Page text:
The tournament excludes past or present NRL or Super League players and is designed to grow rugby league in developing countries. It is an initiative of rugby league’s oldest and most passionate active official, 88-year-old Paul Broughton: the former chairman of the Titans, special projects officer under John Quayle at NSWRL, coach of Balmain and ex-Dragons player.
Broughton has been occasionally ridiculed for his belief rugby league should be taken to the world’s most populous two nations, China and India. He travelled to Shanghai at his own expense, developed relationships with universities, identified athletic talent and attempted to position players with NRL clubs.
Yet, when he points to the huge potential of linking Australia’s growing Chinese population with rugby league, the standard answer from officials is, “we’ll get interested when a Chinese halfback plays for the Dragons.”
The decision of the Samoan government to host a tournament, and China to back it financially, is the first step in Broughton’s quest. He is not deluded into believing China’s investment is altruistic – promoting an alternative variety of football for its youth. China is using the Pacific islands to further its trillion-dollar Belt and Road initiative.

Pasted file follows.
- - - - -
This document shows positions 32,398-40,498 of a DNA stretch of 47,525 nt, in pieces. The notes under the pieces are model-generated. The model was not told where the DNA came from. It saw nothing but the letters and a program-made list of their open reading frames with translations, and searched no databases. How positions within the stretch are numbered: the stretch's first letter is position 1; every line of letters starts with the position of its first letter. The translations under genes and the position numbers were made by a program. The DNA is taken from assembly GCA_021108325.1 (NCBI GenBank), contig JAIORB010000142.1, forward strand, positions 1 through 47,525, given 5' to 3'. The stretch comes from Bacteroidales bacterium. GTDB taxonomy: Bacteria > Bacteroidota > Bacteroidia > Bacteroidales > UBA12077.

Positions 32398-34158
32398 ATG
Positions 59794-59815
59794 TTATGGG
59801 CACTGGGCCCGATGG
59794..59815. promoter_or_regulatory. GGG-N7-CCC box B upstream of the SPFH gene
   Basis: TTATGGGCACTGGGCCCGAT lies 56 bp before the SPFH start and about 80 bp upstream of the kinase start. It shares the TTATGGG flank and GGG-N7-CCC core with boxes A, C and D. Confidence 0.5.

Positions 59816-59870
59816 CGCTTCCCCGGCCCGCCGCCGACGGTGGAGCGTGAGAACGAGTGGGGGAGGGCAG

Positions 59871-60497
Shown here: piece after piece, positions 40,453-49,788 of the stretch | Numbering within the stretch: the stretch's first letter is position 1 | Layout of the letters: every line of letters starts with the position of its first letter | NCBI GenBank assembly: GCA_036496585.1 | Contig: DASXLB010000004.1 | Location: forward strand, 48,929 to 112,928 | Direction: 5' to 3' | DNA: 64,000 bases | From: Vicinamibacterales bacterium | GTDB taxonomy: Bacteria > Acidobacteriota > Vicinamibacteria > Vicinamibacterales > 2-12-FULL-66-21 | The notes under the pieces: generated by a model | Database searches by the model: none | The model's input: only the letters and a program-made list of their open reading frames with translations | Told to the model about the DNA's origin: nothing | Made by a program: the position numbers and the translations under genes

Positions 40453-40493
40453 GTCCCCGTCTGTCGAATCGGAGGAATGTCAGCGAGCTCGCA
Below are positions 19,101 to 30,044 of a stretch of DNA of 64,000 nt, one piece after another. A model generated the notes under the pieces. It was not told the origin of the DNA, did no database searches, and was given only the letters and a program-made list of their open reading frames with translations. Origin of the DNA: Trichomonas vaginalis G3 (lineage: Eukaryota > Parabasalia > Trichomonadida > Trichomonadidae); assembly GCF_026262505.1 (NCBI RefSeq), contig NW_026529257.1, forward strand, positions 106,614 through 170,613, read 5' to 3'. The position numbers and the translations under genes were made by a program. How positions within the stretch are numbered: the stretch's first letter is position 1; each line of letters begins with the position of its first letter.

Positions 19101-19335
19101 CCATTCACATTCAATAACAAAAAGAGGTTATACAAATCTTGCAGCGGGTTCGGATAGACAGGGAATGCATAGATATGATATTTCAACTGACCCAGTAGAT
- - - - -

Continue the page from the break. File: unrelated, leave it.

Australia and the US are competing with China for soft power in the Pacific. It was, therefore, no surprise when Prime Minister Scott Morrison took the role of water boy in a match between Australia and Fiji last month in Suva.
Broughton and his wife Beverley have worked on their World Nines project for two years, seeking a vehicle to both promote the code and arrest the drain of Pacific players. About 50 per cent of NRL players have Pacific heritage, as do the All Blacks. Almost every French team includes a Fijian winger.
He has long argued that fees should be paid through a foundation to compensate both Samoan rugby codes for developing a product the rest of the world wants to own.
The big question is how will an 88-year-old and his wife pull it off? The IRL has sanctioned the tournament and given its support but has limited resources. Australia is already funding loss-making Pacific Test matches.
With no recognised elite players competing, the tournament will not be attractive to rugby league broadcasters and will draw minimal fees for media rights, but it will be streamed to China. An innovative sponsorship has been arranged but organisers need skilled assistance.
Perhaps this is why a press release, jointly agreed by the Samoan government and Broughton’s Sport Strategic Group, made an appeal to, “all those volunteers, those who are coaches, referees, game officials, operational managers, media, assisting coaches, indeed any position that is required, for the conduct of the game of rugby league at any level, here is an event that presents itself on the world stage. For those who volunteer and those who seek a possible career in the sport, this is the ideal event.”
Roy Masters is a Sports Columnist for The Sydney Morning Herald.